While we may have gotten our initial loads from others, the truth is we receive lots of pressure to continue to pile it on ourselves. I remember sitting in an airport limo a couple years ago, with my long graying hair and hippie skirt, flipping through the magazine that had been provided for my entertainment during the ride. Before long, this independent 41-year-old, normally quite comfortable with herself and having a strong sense of her own style started to squirm. Criticized by article upon article for my long graying hair (never yet being the preferred hair color of the season) and my closet bereft of the 'must have' mini skirt, I actually started to feel tense! I hate to admit it but that little magazine actually made me start to feel bad about myself. But that's the point, isn't it? That's exactly the kind of pain the marketers were trying to induce; the kind that makes us buy things to make us feel better about ourselves. I started to feel like my tendency to stay away from the malls had become a social liability!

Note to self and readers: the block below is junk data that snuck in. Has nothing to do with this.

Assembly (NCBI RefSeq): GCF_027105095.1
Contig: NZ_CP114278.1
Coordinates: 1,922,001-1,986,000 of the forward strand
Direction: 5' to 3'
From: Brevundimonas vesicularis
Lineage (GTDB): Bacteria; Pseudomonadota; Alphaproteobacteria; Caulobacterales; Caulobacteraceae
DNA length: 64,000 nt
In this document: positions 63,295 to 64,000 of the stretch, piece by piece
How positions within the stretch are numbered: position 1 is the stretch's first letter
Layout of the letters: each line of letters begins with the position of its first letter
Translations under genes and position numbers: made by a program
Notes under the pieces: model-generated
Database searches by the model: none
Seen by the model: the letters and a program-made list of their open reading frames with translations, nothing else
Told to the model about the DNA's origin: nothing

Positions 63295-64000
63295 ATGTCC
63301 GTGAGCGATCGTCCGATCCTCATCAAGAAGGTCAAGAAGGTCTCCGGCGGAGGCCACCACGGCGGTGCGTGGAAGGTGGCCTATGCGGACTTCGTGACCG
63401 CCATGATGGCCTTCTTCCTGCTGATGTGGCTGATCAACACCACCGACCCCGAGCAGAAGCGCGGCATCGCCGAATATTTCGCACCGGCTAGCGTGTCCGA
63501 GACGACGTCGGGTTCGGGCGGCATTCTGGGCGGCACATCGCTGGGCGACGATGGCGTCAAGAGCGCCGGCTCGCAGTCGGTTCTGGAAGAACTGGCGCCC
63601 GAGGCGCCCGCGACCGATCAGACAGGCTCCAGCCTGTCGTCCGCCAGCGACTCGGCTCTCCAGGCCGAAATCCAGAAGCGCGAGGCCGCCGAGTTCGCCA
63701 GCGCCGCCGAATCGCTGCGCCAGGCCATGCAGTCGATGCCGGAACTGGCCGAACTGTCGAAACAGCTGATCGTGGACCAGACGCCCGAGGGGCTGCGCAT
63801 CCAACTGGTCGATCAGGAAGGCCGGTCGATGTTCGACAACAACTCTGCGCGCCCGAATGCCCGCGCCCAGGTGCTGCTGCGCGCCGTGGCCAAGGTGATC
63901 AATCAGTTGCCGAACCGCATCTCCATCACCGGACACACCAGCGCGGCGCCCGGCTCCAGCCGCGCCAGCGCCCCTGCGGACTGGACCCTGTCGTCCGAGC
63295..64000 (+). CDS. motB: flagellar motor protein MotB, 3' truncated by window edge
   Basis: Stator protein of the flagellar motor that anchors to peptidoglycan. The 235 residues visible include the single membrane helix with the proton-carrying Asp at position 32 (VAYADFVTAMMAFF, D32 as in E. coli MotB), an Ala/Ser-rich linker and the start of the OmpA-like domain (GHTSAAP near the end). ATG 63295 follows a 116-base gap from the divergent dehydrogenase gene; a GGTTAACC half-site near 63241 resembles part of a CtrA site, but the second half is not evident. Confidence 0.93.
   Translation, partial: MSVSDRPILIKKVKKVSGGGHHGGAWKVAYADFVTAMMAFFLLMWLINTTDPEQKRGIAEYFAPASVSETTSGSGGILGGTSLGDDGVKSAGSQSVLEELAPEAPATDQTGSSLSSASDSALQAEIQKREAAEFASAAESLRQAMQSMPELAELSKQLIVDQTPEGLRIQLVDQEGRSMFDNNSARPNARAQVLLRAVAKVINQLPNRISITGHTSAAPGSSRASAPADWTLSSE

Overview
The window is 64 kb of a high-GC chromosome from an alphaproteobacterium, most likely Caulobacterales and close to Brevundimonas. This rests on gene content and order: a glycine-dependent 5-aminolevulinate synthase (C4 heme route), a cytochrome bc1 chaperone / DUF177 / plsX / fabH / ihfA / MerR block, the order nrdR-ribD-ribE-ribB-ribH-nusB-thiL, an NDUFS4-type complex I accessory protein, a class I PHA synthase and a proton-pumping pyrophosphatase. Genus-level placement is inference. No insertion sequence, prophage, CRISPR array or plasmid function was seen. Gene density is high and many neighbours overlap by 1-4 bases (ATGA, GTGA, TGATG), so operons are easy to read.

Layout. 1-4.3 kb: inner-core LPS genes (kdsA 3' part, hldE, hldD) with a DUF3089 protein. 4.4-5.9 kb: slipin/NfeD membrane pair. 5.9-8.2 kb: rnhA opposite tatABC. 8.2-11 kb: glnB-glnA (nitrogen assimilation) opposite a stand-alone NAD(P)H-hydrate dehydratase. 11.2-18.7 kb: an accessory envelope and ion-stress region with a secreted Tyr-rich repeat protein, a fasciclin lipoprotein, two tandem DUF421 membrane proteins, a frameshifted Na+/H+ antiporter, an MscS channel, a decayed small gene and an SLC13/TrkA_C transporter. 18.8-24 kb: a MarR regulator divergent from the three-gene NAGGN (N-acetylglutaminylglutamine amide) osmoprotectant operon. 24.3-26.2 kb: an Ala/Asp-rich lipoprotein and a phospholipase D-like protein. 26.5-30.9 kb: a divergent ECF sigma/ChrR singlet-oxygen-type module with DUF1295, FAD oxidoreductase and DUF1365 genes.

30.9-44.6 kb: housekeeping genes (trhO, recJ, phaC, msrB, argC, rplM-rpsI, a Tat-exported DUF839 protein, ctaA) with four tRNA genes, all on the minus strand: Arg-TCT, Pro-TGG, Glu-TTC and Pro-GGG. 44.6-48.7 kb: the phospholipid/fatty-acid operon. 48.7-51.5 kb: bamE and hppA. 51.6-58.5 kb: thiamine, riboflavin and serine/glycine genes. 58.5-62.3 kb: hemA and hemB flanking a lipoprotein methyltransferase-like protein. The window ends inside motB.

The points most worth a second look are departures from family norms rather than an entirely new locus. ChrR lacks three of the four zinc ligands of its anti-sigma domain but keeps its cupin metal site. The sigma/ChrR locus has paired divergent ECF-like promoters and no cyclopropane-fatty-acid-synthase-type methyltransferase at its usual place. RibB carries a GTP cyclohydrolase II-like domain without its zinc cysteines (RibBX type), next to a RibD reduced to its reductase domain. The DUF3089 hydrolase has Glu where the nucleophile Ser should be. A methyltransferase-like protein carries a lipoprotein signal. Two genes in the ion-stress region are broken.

Luckily I recognized this and put the magazine away. I very consciously control my exposure to messages like these so I was able to recognize quickly how strongly they were affecting me. With phenomenally high estimates of our exposure to advertising messages each day, it is a wonder any of us are able to break free of the rule book without looking over our shoulder to see the disapproving looks of the trendsetters and respected members of our society.
Next up: Getting your lion to spring into action…Powered by Sidelines